This was after rumors had arisen that New Line Cinema was threatening to change the title to "Pacific Air 121," a terse and far less exciting title. Jackson seems to have had the stipulation that if the title was changed, he would not have wanted to appear in the flick. New Line made the right decision. Not only did one of the world's most profitable movie stars agree to star, but the title became a meme.

A ridiculous f***** concept

Jackson also saw something very personally appealing about "Snakes on a Plane" that catered to his own personal taste in films: It's brash, dumb escapism. Jackson talked about seeing movies as a youth, recalling the horror movies that filled his theater with raucous, rowdy energy. He recognized "Snakes on a Plane" is the kind of movie to elicit jeering, pranks, and heavy petting from an audience that came to the movies to have fun, not to respectfully and quietly absorb the art of cinema:

"It's all about going to the movies on Saturday when I was a kid, sitting in a dark theater with all my little friends and screaming and yelling and doing s*** to people while the movie's on. Like taking a piece of wire or something and running it up somebody's neck and making them scream. 'Snakes on a Plane' has all the things that were Saturday afternoon matinees for me, like 'The Wolf Man,' 'Dracula,' 'Tarantula,' and 'Attack of the 50 Foot Woman.' It's just a ridiculous f****** concept that's exciting. Everyone is scared of snakes. And a lot of people are afraid of flying. Combine those two fears and you have a pretty good roller coaster for a lot of people to get caught up in."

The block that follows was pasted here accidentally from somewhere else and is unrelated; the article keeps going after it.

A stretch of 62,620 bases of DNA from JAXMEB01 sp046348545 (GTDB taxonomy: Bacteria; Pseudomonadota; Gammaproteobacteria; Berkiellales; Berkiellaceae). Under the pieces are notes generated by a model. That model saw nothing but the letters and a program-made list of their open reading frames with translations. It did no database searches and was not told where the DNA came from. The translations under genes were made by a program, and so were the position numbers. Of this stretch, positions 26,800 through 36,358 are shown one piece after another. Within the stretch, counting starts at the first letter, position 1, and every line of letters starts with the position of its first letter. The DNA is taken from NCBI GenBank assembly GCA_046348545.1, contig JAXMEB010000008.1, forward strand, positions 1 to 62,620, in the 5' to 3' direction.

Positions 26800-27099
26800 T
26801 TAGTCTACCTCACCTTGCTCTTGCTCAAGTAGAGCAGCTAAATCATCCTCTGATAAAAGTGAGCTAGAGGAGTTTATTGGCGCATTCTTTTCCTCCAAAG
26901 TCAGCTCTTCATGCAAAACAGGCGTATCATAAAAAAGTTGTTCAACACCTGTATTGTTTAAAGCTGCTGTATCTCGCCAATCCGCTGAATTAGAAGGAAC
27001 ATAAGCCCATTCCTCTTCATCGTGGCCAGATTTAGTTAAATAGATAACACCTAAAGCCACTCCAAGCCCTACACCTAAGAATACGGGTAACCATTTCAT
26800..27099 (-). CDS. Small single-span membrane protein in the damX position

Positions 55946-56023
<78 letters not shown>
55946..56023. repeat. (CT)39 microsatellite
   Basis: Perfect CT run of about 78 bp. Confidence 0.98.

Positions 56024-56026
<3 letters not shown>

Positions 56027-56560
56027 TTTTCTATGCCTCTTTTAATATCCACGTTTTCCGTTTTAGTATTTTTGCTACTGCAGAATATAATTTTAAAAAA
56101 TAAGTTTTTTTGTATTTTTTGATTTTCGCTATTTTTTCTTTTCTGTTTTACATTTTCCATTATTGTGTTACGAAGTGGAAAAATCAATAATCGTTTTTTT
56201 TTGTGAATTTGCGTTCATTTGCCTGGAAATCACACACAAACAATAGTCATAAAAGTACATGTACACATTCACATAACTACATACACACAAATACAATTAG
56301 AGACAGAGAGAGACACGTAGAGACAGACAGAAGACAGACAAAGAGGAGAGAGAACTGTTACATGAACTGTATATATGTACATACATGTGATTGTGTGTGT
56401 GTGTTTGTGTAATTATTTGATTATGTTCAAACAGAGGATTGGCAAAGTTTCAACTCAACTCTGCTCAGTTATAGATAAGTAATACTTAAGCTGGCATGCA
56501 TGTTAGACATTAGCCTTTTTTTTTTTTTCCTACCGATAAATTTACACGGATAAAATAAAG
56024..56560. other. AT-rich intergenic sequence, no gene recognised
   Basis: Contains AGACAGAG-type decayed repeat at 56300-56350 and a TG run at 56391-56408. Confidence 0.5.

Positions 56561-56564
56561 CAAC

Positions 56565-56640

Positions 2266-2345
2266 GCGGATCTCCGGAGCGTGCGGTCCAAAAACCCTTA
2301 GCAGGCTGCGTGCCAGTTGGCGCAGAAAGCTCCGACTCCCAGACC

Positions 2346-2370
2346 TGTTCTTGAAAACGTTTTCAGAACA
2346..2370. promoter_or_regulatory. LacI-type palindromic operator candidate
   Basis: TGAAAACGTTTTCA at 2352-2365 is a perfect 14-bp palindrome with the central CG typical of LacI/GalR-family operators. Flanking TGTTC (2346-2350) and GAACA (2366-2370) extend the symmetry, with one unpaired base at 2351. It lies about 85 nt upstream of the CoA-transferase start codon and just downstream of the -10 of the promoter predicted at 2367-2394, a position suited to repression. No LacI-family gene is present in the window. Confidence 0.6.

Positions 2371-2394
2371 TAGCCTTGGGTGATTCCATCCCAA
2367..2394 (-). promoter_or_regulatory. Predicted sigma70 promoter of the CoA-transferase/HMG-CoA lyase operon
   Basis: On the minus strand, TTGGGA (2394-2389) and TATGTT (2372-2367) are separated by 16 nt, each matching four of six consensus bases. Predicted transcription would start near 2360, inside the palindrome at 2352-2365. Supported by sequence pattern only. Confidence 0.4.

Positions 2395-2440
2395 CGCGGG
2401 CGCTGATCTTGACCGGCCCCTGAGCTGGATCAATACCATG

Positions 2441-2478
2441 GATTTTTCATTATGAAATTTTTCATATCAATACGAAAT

Jackson was raised in Chattanooga, Tennessee, in the 1950s, so it's likely he frequented one of the town's many drive-ins or theaters at a time when vertical integration had been dismantled, and low-budget indie shlock could find an audience. Jackson enjoyed the movies for the wild community and sense of fun they provided. Jackson's cinematic experience, according to the EW interview, were unpretentious.

Snakes on Brokeback Mountain

Jackson's directness is the proper attitude to take with a light piece of exploitation cinema like "Snakes on a Plane." Jackson saw no feigning in the direction of art. Jackson's attitudes about movies certainly played out in the future, and they were fully formed for "Snakes." Themes of animal exploitation or the state of airline security are absent. All that remains is the simplest and most prurient. To Jackson, there is purity to that: